reDiscover Dean Martin’s ‘Dino: Italian Love Songs’

Steubenville, Ohio, doesn’t have a glamorous, showbiz ring to it, but it was the hometown of Dean Martin, the good-looking, smooth-voiced, Italian-American crooner who was crowned the “King Of Cool” in the 50s and went on to become Hollywood royalty. Back in 1962, Martin – who was born Dino Crocetti and began his adult life as a boxer – was 45 years old and indisputably at the top of his game. A core member of Frank Sinatra’s infamous Rat Pack, he had risen to fame in the late 40s via a celebrated double act with comedian Jerry Lewis, before moving successfully into the world of movies.

Though he was heartthrob of the silver screen, it’s easy to forget that Martin was also a hugely popular singing sensation during the same timeframe, possessing a voice that caressed like melted butter drizzled with honey. He cut his first record in 1946 and scored his maiden US pop chart-topper with ‘Memories Are Made Of This’ 10 years later. Though a rock’n’roll tsunami engulfed popular music in the late 50s and threatened to obliterate the crooners and swingers, Martin’s career showed no sign of faltering as the 60s beckoned.

He had been at Capitol Records for 13 years when he recorded Dino: Italian Love Songs in September 1961, and though he was to leave the label shortly afterwards to join Sinatra’s Reprise imprint, the album proved popular with the US public when it was released in February 1962.

Martin had sung material that referenced his ethnic background before – most famously 1953’s ‘That’s Amore’ (a No.2 US smash), as well as two other later 50s hits, ‘Mambo Italiano’ and ‘Volare’ – but he had never recorded a full LP of Italian-themed songs. Some critics have conjectured that the singer and his producers at Capitol had seen how well another Italian-American singer, Connie Francis, had done with her Top 10 albums Connie Francis Sings Italian Favorites (1959) and More Italian Favorites (1960), and decided to follow her lead. Evidently, it was a smart decision. Copies of Dino: Italian Love Songs flew off record store racks and, remarkably, catapulted Martin into the American pop albums chart for the very first time in his career.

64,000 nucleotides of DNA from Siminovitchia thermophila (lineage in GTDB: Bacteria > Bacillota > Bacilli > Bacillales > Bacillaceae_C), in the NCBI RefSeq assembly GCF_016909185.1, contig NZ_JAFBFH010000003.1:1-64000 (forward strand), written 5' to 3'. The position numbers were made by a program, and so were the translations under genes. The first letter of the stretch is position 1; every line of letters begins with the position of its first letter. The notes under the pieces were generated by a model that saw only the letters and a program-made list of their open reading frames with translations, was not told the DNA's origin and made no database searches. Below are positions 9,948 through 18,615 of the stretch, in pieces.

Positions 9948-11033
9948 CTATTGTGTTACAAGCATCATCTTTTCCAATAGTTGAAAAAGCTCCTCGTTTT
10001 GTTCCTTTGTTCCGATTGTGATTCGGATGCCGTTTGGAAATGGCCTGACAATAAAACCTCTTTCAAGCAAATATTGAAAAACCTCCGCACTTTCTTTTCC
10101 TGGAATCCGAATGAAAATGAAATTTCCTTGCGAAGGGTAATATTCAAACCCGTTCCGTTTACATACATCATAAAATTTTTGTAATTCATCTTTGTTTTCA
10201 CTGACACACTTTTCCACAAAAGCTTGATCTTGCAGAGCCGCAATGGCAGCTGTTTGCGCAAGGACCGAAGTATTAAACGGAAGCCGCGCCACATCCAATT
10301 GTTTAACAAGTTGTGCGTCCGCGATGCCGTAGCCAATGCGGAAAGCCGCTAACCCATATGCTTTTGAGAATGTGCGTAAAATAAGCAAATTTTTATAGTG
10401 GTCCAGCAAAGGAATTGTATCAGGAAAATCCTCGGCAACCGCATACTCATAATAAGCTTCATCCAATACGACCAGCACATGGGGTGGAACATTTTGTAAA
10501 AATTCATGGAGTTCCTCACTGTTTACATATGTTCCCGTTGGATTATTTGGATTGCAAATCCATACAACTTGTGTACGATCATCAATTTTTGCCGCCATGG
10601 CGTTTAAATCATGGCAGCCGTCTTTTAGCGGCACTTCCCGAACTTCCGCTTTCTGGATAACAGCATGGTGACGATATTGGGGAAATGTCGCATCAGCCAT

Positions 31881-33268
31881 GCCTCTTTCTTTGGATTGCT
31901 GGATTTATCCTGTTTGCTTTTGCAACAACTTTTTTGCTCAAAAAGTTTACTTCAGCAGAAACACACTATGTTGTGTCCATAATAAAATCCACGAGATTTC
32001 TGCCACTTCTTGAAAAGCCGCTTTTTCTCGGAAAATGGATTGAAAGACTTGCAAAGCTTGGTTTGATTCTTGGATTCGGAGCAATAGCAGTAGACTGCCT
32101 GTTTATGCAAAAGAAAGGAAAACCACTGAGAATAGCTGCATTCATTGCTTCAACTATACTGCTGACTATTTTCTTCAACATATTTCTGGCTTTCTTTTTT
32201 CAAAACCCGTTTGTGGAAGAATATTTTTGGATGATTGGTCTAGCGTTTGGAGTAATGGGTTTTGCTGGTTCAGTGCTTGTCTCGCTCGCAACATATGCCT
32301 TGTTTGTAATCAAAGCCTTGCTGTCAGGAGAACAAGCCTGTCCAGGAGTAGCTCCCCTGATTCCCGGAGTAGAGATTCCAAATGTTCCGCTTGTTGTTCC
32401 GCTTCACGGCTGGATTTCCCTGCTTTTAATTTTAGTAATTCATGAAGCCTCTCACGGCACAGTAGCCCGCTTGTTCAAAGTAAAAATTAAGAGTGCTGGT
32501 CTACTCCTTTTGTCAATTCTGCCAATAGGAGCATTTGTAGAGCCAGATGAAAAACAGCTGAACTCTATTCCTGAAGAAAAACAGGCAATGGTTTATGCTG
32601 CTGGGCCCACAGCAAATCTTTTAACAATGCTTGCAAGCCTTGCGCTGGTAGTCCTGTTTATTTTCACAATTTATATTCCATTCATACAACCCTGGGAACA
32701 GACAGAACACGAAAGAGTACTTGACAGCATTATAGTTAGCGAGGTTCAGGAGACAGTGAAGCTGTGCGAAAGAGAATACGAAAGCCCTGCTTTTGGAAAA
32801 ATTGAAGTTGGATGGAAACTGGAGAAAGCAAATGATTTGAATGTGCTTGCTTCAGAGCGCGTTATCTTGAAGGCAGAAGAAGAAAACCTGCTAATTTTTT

Though Martin could swing hard like Sinatra when he wanted to (as evidenced by ‘Ain’t That A Kick In The Head’), his rich, easy-on-the-ear tone and insouciant but warm delivery was conducive to romantic balladry, and on Dino: Italian Love Songs – which, ironically, finds him singing mostly in English – he celebrates the joy and heartbreak of that many splendoured thing called “amore”.

Highlights are abundant. ‘Just Say I Love Her’ is achingly beautiful and finds Martin’s sonorous voice framed by a 25-piece string orchestra, though it’s the presence of a piping accordion and trembling mandolins that add authentic Italian colour. An ethereal female choir contributes an otherworldly ambience on ‘Arrivederci Roma’ and also lends a haunting quality to the forlorn ‘Return To Me’, which is a redux of a big 1958 Martin hit.

Italy’s capital city is also celebrated via ‘On An Evening In Roma’, a jaunty tune which is a revamped version of a song that Martin first recorded in 1959 (more recently, in 2016, it was covered by contemporary crooner Michael Bublé). To close the album, Martin opted for ‘There’s No Tomorrow’, whose melody – based on a 19th-century Neapolitan song called ‘O Solo Mio’ – is familiar to many (Elvis Presley fans will know the tune as ‘It’s Now Or Never’).

Though hardened cynics might dub Dino: Italian Love Songs a prime example of cheesy lounge fodder, the truth is that it avoids schmaltziness because it is sentimental without being maudlin. What makes the album credible is the emotional sincerity that pervades each performance. Martin is tapping into his Italian heritage with love and pride, and without a discernible hint of irony or pastiche. You implicitly believe that he’s totally committed to what he’s singing. And so did the American public, who lapped it up. Over half a century on from its release, Dino: Italian Love Songs remains a high-water mark in Dean Martin’s canon.

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